Calprotectin, α1-AT, and elastase concentrations and GI-GVHD diagnosis
Among the 60 patients with GI symptoms after HSCT, 51 diagnoses of GI-GVHD were recorded, which justified high-dose corticosteroid therapy. GI-GVHD stages at the time of first symptoms were stage 1 in 23 patients, stage 2 in 14 patients, and stage 3 in 14 patients. No patient presented an initial stage 4 GI-GVHD. The 9 other patients presented gut symptoms attributed to GI viral infections or colitis related to C difficile. The 12 controls had no GI symptoms but were diagnosed with acute GVHD not involving the gut. Fecal biomarkers were compared in these 3 groups of patients.
The concentration of calprotectin was higher in patients presenting GI symptoms compared with the controls (Figure 1A). Nevertheless, there was no statistical evidence that calprotectin had a different distribution in the 3 patient groups (P = .081, Kruskal-Wallis test) and sensitivity to detect any acute GI-GVHD was only 30% (Table 1). Specificity for GI-GVHD diagnosis was 90%.
The concentration of elastase was lower in patients with initial stage 2-3 GI-GVHD compared with the other patient groups (Figure 1B). The statistical evidence for a different distribution was mild (P = .051), but a difference was observed between GVHD stage 2 or 3 and the other groups (P < .0001 overall). Consequently, sensitivity to detect GI-GVHD was 43% and increased to 64% when detecting stage 2-3 GI-GVHD (Table 1). Specificity was 90%.
The concentration of α1-AT was higher in patients with initial stage 2-3 GI-GVHD than in patients with initial stage 1 GI-GVHD, with GI infection or in the controls (Figure 1C). The statistical evidence for a different distribution was once again mild, but a difference was observed between GVHD stage 2 or 3 and the other groups (P < .0001 overall). Consequently, sensitivity to detect GI-GVHD was 59% and increased to 79% when detecting stage 2-3 GI-GVHD (Table 1). Overall specificity was 62%.
Histologic findings and correlation with fecal markers
GI pathologic data were available for 32 (63%) of the 51 patients with GI-GVHD. Histologic abnormalities were described as follows: (1) apoptosis, (2) inflammatory cellular infiltrate of the chorion, (3) vascular damage, and (4) epithelial abrasion. Each of the 4 histologic features was analyzed to test a correlation with each fecal biomarker in stools. Apoptosis and the presence of an inflammatory cellular infiltrate were the 2 most frequent histologic findings in our series (Table 2). Vascular damage or epithelial abrasions were found in 4 and 11 biopsies, respectively. The presence of epithelial abrasions correlated with higher levels of calprotectin (Table 2) and vascular damage was more frequently observed in patients with abnormal fecal markers without reaching statistical significance (too few patients). Conversely, the absence of apoptosis correlated with abnormal levels for the 3 fecal markers (Table 2).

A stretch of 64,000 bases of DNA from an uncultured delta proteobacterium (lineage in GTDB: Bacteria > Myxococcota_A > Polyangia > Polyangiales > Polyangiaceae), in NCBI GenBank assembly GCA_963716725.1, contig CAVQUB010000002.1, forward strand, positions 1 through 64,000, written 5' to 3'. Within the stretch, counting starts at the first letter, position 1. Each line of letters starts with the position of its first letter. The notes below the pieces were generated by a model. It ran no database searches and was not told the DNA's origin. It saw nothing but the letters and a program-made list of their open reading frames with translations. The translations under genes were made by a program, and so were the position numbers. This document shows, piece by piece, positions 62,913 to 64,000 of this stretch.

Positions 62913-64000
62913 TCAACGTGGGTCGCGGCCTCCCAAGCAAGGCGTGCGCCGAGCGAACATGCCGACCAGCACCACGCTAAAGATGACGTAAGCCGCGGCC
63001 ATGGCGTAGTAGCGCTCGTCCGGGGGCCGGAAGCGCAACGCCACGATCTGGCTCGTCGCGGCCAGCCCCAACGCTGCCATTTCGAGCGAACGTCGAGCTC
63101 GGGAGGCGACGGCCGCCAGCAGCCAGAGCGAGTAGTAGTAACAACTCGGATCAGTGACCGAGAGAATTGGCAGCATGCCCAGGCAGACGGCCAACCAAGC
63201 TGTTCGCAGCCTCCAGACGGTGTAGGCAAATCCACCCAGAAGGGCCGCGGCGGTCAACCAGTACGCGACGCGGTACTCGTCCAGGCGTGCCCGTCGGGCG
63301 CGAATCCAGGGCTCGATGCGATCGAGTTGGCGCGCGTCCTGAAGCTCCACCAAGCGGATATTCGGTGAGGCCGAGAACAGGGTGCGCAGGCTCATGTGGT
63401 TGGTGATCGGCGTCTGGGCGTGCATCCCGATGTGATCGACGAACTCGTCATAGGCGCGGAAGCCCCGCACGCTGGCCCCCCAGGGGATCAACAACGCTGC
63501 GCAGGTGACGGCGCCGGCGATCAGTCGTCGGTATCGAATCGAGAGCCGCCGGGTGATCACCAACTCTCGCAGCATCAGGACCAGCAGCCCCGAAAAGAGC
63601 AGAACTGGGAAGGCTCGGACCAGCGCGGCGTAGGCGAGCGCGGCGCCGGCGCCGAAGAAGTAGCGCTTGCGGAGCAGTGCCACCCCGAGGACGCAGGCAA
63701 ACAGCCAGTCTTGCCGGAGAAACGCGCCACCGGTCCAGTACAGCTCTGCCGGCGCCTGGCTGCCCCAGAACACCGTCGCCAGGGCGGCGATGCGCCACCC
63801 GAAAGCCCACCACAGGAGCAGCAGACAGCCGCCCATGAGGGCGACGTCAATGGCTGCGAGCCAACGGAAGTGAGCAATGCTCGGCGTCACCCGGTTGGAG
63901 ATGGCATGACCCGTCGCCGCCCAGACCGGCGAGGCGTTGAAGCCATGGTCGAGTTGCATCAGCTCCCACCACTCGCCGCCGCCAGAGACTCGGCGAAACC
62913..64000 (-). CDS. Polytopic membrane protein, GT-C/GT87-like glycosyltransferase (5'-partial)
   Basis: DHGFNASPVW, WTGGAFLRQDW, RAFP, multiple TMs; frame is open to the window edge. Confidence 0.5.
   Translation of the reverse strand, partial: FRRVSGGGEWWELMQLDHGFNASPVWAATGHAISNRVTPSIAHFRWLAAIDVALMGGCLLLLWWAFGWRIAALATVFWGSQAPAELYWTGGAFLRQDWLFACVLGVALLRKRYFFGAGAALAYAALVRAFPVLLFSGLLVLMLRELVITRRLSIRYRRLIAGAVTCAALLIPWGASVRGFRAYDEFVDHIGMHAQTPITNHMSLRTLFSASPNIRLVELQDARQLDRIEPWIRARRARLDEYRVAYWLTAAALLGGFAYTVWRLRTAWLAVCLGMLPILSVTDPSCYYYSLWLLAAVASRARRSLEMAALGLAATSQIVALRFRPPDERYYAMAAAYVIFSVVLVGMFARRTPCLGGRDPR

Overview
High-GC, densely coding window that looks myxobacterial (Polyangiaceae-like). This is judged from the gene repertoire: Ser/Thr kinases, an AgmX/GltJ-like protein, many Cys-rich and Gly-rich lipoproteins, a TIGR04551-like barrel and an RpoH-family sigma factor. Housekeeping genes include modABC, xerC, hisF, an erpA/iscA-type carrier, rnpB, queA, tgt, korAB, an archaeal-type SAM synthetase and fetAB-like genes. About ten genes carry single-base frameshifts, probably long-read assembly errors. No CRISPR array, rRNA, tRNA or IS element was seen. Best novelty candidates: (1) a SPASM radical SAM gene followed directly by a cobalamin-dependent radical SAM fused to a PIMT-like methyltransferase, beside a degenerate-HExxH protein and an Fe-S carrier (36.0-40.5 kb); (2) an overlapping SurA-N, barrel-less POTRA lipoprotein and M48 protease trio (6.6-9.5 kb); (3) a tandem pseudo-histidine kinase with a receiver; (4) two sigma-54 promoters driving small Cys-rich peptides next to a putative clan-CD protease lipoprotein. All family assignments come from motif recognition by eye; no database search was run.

Correlation between fecal biomarkers at disease onset and response to steroids
Among the 51 patients with GI-GVHD, 27 (53%) were considered resistant to corticosteroids on day 14. A high concentration of calprotectin (≥ 100 μg/g stool) was strongly associated with steroid resistance. Specifically, patients presenting abnormal calprotectin levels at inclusion had a higher cumulative incidence of SR-GVHD (93% vs 33%, P = .00001). Likewise, an abnormally high concentration of α1-AT ≥ 1.5 mg/g dry stool was closely associated with a high cumulative incidence of SR-GVHD (72% vs 21%, P = .0009). However, no significant association was found between elastase concentration and SR-GVHD. Other parameters predicting SR-GVHD were hypoalbuminemia (81% vs 30%, P = .001), the initial GI-GVHD stage (1: 29%, 2: 54%, and 3: 86%, P = .004), WHO performance status (1-2: 41% vs 3-4: 79%, P = .027), epithelial abrasion (82% vs 35%, P = .023), and the absence of apoptosis (100% vs 35%, P = .002; Table 3).